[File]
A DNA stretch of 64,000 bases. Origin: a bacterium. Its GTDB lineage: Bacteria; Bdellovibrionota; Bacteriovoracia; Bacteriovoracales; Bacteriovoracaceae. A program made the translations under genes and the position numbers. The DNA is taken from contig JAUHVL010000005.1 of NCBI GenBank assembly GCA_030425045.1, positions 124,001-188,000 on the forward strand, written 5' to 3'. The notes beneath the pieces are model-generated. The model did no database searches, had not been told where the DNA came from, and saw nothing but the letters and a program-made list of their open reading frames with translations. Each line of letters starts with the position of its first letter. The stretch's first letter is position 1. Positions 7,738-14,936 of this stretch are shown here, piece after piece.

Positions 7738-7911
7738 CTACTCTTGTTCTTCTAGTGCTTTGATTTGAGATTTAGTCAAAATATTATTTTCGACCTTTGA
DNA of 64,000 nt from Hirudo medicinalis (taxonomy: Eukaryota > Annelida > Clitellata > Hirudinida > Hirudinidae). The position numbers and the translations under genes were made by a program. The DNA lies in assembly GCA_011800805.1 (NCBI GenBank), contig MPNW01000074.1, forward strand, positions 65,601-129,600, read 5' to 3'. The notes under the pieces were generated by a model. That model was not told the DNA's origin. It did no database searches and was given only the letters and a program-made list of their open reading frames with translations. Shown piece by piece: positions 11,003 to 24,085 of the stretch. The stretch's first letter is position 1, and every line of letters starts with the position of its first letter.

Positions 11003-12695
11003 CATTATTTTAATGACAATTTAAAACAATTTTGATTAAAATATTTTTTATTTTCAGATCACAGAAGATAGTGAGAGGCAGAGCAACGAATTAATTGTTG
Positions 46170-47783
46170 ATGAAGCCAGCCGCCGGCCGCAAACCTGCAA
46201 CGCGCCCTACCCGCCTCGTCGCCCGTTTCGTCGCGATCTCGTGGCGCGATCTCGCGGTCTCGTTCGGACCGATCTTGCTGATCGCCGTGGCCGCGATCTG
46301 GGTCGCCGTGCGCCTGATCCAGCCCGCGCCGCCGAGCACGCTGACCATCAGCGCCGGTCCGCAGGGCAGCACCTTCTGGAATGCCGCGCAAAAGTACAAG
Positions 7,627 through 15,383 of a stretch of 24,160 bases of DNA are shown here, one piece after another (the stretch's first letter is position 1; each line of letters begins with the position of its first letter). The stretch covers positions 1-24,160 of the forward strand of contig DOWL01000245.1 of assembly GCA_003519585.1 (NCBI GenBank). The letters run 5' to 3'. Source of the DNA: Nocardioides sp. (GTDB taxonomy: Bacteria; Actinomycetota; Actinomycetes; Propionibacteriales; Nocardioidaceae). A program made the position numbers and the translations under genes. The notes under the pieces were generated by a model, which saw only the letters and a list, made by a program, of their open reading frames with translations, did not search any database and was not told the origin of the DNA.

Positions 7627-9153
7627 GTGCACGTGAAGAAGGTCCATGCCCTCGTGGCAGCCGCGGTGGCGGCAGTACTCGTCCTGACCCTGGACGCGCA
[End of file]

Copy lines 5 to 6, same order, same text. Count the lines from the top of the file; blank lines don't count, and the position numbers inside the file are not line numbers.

Positions 11003-12695
11003 CATTATTTTAATGACAATTTAAAACAATTTTGATTAAAATATTTTTTATTTTCAGATCACAGAAGATAGTGAGAGGCAGAGCAACGAATTAATTGTTG